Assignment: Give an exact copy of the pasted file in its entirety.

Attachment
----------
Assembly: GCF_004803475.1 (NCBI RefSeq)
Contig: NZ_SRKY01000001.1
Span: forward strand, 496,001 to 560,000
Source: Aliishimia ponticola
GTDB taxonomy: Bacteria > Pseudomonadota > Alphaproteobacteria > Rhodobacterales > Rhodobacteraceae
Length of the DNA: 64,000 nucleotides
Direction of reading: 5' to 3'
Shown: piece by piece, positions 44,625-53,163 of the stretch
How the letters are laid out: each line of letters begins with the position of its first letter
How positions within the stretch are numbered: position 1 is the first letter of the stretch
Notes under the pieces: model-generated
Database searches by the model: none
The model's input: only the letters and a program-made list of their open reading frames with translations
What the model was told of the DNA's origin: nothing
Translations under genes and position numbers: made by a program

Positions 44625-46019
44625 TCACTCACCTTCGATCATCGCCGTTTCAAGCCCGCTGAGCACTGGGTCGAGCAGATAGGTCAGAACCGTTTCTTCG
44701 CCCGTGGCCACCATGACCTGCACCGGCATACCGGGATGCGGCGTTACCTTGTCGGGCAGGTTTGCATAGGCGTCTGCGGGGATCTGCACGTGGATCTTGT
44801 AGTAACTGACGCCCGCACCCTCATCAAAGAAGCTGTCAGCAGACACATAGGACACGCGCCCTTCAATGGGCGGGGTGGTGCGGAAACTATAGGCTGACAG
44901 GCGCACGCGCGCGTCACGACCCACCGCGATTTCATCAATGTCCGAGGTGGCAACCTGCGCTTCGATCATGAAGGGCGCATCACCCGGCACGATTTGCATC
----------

Assembly: GCF_004803475.1 (NCBI RefSeq)
Contig: NZ_SRKY01000001.1
Span: forward strand, 496,001 to 560,000
Source: Aliishimia ponticola
GTDB taxonomy: Bacteria > Pseudomonadota > Alphaproteobacteria > Rhodobacterales > Rhodobacteraceae
Length of the DNA: 64,000 nucleotides
Direction of reading: 5' to 3'
Shown: piece by piece, positions 44,625-53,163 of the stretch
How the letters are laid out: each line of letters begins with the position of its first letter
How positions within the stretch are numbered: position 1 is the first letter of the stretch
Notes under the pieces: model-generated
Database searches by the model: none
The model's input: only the letters and a program-made list of their open reading frames with translations
What the model was told of the DNA's origin: nothing
Translations under genes and position numbers: made by a program

Positions 44625-46019
44625 TCACTCACCTTCGATCATCGCCGTTTCAAGCCCGCTGAGCACTGGGTCGAGCAGATAGGTCAGAACCGTTTCTTCG
44701 CCCGTGGCCACCATGACCTGCACCGGCATACCGGGATGCGGCGTTACCTTGTCGGGCAGGTTTGCATAGGCGTCTGCGGGGATCTGCACGTGGATCTTGT
44801 AGTAACTGACGCCCGCACCCTCATCAAAGAAGCTGTCAGCAGACACATAGGACACGCGCCCTTCAATGGGCGGGGTGGTGCGGAAACTATAGGCTGACAG
44901 GCGCACGCGCGCGTCACGACCCACCGCGATTTCATCAATGTCCGAGGTGGCAACCTGCGCTTCGATCATGAAGGGCGCATCACCCGGCACGATTTGCATC